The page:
Alongside efforts to drive coding competency, Apple releases Swift 5 with ABI compatibility, new features
This week, Apple's Swift programing language team released version 5 for use in Xcode 10.2, reaching the milestone of ABI stability— compatibility with code compiled with future versions of Swift compilers— and introducing new coding features for developers. Swift as a language is maturing alongside Apple's efforts to make code development an attainable skill for students.
A primary feature of the new release is Application Binary Interface stability across Apple platforms (macOS, iOS, watchOS and tvOS). This means that Swift has matured as a language to the point where there will no longer be huge changes in how its compiler works that breaks compatibility with Swift apps and libraries that have already been compiled into binary.
As a result, Swift 5's ABI stability means app code compiled with today's compiler won't need to be recompiled to work reliably with dynamically linked libraries compiled in future versions of Swift. And that means that apps will no longer need to bundle a known version of the standard libraries they use, and can instead use whatever updated version is provided by the OS. This is already the case with apps written in Objective C.
This, in turn, enables slimming the download size of Swift apps, both in the App Store and in internal deployment testing using TestFlight. Key Swift 5 features were earlier outlined by Apple's head of Swift development Ted Kremenek in John Sundell's Swift by Sundell podcast.
The new Swift 5 delivers a series of coding features outlined by Sundell in a tweet (above) and detailed in Apple's official release notes, including the ability to express String literals using enhanced delimiters to support raw text. This clarifies code by removing the need to escape quotes or backslashes.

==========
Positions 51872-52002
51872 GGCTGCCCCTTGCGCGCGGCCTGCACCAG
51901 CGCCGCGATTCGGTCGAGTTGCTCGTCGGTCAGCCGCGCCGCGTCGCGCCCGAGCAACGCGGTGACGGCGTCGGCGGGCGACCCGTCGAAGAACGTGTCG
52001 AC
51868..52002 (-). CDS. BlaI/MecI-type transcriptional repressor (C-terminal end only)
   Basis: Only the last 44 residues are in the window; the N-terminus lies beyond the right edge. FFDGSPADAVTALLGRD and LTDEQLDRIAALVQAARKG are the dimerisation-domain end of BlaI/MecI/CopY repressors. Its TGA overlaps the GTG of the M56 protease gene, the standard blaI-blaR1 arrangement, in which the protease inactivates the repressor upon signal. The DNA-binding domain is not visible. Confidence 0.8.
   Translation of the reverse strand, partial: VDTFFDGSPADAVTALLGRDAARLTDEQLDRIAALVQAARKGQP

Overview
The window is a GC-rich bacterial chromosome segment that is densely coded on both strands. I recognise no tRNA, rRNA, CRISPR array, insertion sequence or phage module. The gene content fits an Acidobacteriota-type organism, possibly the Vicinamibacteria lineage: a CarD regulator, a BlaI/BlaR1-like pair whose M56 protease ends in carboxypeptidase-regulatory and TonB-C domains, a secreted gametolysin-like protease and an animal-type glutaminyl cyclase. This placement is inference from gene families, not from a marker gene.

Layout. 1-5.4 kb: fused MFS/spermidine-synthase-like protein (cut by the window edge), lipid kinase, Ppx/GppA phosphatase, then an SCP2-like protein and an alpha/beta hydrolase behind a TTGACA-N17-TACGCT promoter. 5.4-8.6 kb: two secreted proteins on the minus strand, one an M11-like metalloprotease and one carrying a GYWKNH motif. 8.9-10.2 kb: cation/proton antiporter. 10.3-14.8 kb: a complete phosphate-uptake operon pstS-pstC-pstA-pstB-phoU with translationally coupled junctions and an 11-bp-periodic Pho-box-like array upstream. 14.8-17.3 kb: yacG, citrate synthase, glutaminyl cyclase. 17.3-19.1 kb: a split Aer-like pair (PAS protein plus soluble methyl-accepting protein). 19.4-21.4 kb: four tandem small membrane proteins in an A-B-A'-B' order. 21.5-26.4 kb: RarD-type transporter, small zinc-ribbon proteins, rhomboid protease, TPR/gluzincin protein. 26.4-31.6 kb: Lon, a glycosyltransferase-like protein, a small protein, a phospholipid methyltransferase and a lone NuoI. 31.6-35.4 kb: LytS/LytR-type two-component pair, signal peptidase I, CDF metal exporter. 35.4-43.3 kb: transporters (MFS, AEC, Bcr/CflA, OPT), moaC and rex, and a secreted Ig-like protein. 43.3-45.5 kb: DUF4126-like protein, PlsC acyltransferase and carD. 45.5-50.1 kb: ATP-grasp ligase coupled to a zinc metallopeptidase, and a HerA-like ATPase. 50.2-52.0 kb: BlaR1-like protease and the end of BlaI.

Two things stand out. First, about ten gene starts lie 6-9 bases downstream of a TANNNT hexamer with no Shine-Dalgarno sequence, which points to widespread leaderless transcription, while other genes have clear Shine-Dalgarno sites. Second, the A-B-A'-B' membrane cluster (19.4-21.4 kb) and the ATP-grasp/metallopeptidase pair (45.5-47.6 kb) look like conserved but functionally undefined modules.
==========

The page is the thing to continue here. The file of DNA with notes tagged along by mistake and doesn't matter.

Apple's decade of Swift
Chris Lattner started the development of Swift at Apple in July 2010, but Swift only made its first public appearance at Apple's 2014 Worldwide Developer Conference. By the end of 2015, Apple had released version 2.2 of new language as open-source software under Apache License 2.0, enabling its use on Linux and other platforms.
Lattner oversaw rapid, significant changes in the language across its first three major versions before officially handing the reins to Ted Kremenek in January 2017. At the time Lattner stated that Kremenek was "one of the quiet but incredible masterminds behind Swift (and Clang, and the Clang Static Analyzer) for many years."
Kremenek has worked at Apple since 2007, and was the principal architect and original engineer of the Clang Static Analyzer that ultimately ended up in Xcode. Between 2009 to 2013, Kremenek worked on the LLVM Front-end team. Since 2017 he has served as senior manager of languages and runtimes at Apple, responsible for implementing the programming language support in Apple's compilers for Swift as well as Objective-C, C, and C++.
Last year, Swift adoption rose to the point of reportedly tying Objective C as a top ten programming language in use among developers on GitHub and Stack Overflow, according to analysis firm RedMonk.
Brining Swift mainstream as an easy to learn language